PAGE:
This is one of the best films I’ve seen in a long time. Boy (James Rolleston) is a kid growing up in a rural town. When his grandmother sets off to attend a tangi for a few days, Boy is entrusted with the task of looking after his siblings (and cousins, I think). Quite unexpectedly, his father Alamein (played very effectively by Waititi himself), who has just spent some time in jail for robbery, shows up at their house with the rest of his goofy three-man gang, the Crazy Horses. Boy is elated at having a parent again, since his mother died years ago, but we already know by now that Alamein can’t be up to much good. Boy spends much of the movie trying to act like the sort of man he thinks Alamein would approve of, basically apeing his wayward father… and it all comes to a head one night...
Boy has very funny moments from beginning to end but what lingers is sadness. Having said that, it’s not a downer of a movie at all – in fact, it ends on a very joyous note with the much-talked-about Poi E/Thriller mashup that is reminiscent of the dance numbers at the end of Danny Boyle’s Slumdog Millionaire and Takeshi Kitano’s Zatoichi.
The director as actor
Waititi is a fine director and he’s equally competent as an actor. Playing a role in his own film must not only be cost effective, but according to Waititi, it gave him more control over the project:
Waititi ended up casting himself as Boy’s wayward father Alamein, a flighty yet charming parental figure with more than a few schemes up his sleeve. “I auditioned lots and lots of people for the role, and it wasn’t quite what I wanted,” Waititi remembers. “The character’s based on a couple of relations of mine, and there were specific things that I really wanted, little character things. I wasn’t getting it, so I thought it just made sense for me to do it.”
And ultimately, that helped Waititi to better direct Rolleston and his fellow young thespians. “It helped to be acting opposite them and engaging with them while we were doing stuff,” says Waititi. “We’d just change lines or change the meanings of lines, which would change the performance. I could sort of micromanage that way.”
- In With The NEW by Sarah Kuhn, Backstage, Feb 4-10 2010
Besides the logistical convenience of it, I think that a director who assumes key roles in his own films is bound to encourage more conceptual readings of his work, too. What follows then is my take on the significance of Waititi’s dual role as director-actor.
Absence and presence in Taika Waititi’s films
Interestingly, Waititi plays absent characters in both his feature films. For a director to do this creates a couple of paradoxes. In Eagle Vs Shark, he plays the more successful older brother Gordon who inexplicably commits suicide (no, that was not a spoiler). In Boy, he plays the prodigal father Alamein who returns to his family after a stint in jail. Although Alamein comes back into the family fold, he had missed his sons’ formative years and remains emotionally incompetent and distant, and therefore still absent in a way.
First of all, absence only creates another kind of presence, if not a more pronounced one. Gordon and Alamein, by detaching themselves from their families in their respective ways, become emblems of loss; they are the void that the other characters circle around. Similarly, a director is somebody around whom everyone on set revolves. He is not an emblem of loss but an object of desire in that everybody working on the film, presumably, strives to serve his vision. Even without acting in his own film, the director is the very definition of presence because his unique sensibility is stamped all over the product.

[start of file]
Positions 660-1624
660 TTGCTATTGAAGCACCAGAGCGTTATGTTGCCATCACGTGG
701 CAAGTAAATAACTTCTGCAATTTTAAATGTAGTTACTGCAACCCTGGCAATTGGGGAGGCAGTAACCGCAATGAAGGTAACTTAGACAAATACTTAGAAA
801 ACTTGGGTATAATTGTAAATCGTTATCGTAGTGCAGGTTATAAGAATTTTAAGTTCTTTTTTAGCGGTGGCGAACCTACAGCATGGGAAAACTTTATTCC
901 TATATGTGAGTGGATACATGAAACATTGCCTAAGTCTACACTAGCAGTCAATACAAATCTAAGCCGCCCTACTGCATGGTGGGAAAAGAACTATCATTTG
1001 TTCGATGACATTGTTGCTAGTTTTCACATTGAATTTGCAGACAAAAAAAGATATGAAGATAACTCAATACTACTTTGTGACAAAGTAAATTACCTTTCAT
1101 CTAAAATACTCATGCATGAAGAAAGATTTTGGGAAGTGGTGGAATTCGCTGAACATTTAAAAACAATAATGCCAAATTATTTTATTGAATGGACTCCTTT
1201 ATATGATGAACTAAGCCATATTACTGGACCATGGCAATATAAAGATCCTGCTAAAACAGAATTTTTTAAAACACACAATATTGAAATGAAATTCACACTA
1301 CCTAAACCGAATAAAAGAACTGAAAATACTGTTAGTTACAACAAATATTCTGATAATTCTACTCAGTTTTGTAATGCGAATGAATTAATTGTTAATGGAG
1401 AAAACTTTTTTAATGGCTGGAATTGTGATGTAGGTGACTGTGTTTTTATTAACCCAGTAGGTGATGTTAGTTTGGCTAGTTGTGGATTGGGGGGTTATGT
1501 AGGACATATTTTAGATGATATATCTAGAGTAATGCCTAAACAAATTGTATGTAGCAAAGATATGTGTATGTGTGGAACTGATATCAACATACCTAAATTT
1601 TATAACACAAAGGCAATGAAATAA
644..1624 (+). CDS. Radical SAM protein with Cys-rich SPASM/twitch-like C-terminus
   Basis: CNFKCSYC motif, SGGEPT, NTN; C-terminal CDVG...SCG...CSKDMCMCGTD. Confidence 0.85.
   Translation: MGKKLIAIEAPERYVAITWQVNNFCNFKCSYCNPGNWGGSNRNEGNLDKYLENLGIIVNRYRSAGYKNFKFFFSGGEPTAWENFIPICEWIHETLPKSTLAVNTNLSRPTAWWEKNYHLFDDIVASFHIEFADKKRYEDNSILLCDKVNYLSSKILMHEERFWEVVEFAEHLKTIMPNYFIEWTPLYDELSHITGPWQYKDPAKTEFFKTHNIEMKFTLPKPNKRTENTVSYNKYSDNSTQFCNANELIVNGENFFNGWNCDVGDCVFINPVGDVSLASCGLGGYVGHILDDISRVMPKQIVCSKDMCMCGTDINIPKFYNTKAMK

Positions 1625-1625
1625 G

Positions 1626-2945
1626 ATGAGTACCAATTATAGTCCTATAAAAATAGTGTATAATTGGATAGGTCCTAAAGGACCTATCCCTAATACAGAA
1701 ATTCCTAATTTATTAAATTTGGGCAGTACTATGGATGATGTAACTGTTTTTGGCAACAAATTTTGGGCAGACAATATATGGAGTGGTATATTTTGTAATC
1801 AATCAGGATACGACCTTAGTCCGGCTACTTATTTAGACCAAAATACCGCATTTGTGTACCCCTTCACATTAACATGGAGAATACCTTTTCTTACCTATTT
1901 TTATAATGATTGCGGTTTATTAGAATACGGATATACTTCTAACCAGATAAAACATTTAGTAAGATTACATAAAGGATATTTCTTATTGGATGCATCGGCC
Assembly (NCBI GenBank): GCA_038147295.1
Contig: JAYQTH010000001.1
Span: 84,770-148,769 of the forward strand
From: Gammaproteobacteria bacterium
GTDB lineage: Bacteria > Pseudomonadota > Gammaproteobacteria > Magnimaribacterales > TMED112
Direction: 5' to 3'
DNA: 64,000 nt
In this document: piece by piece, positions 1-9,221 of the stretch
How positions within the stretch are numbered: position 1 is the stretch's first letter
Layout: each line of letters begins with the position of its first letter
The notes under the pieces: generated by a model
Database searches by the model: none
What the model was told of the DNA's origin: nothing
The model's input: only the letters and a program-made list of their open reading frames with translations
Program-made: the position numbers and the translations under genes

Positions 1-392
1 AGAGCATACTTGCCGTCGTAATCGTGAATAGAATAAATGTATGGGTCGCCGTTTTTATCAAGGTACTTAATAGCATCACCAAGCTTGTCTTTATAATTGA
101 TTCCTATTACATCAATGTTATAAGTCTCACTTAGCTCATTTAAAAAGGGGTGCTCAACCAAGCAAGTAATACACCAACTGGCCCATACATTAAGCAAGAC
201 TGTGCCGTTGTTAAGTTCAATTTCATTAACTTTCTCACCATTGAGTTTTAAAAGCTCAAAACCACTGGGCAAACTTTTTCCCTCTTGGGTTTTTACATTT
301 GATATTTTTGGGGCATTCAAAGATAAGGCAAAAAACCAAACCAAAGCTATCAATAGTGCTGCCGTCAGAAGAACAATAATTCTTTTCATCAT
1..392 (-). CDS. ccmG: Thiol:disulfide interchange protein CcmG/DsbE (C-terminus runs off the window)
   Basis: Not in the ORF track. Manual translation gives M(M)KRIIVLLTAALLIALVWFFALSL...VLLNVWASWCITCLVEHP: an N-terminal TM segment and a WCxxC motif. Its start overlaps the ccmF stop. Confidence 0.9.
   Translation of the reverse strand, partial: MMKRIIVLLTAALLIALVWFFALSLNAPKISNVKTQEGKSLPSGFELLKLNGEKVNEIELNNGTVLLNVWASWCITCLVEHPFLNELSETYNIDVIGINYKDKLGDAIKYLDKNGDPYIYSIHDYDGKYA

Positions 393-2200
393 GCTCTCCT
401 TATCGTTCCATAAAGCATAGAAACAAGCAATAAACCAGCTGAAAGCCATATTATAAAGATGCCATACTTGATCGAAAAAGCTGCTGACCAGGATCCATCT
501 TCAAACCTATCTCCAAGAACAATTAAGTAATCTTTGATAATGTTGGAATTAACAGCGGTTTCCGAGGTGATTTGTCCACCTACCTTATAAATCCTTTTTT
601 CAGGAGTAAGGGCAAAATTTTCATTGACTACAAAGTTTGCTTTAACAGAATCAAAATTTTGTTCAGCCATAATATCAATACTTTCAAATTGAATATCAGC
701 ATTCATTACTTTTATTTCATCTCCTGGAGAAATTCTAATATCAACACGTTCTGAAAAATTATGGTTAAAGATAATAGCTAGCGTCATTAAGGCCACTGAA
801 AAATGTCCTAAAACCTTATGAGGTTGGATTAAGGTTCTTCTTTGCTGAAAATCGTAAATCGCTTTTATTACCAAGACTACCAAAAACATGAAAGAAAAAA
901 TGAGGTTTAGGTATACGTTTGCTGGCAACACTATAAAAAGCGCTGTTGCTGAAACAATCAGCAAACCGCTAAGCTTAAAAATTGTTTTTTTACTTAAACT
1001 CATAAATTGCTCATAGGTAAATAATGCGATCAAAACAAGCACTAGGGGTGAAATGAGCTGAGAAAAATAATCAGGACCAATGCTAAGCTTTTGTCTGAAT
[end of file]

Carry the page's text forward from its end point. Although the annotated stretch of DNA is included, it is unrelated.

Secondly, for the director to be playing a largely absent character is hugely ironic because we can’t help but recognize him as director of the film; it interrupts the viewer’s suspension of disbelief that the character truly is ‘lost’ to us. This is not necessarily a bad thing; I just think it’s interesting that this director places himself smack in the middle of that void.
Loss upon loss
In both of Waititi’s feature films, there is also –dare I call it a theme? – a narrative about loss upon loss. The loser younger brother in Eagle Vs Shark had already lost his parents’ favour even before his elder brother killed himself. Boy had already lost his mother when she died giving birth to his brother Rocky (again, not a spoiler) only to endure the loss of a father to prison life.
Enough with the Wes Anderson comparisons, already!
Waititi has more emotional depth. And he’s funnier. A common Anderson theme is the selfish parent who wreaks emotional havoc on their offspring. By contrast, how does Waititi handle this material? Where Anderson uses deadpan ‘humour’ to mask deep-seated emotional pain, Waititi has Boy displaying real disillusionment and loss. Anderson’s characters are stuck in a juvenile state of mind. Waititi’s characters experience true catharsis. It’s true, I dislike Wes Anderson films.
I didn’t want to mention the obvious, but
I think much has been said about New Zealand films moving away from its ‘cinema of unease’ aka ‘antipodean gothic’. At the recent Auckland Writers & Readers Festival, publisher Fergus Barrowman (who is married to writer Elizabeth Knox) picked out a scene from Boy to illustrate this point. SPOILER (roll over white text to read): When Alamein angrily grabs his jacket off Boy in public, notice how Boy’s friends crowd around him to comfort him. If this film had been given a darker treatment, the camera would have zoomed away from the boy standing alone on the road, betrayed by his father. Instead, Waititi has his Boy supported by his community, and then marching forward determinedly. This might be indicative of a sense that New Zealanders are shifting away from a ‘man alone’ mindset and into a more social mindset.
With young exciting filmmakers like Florian Habicht and Taika Waititi, we’re seeing some really joyous stuff on our big screens.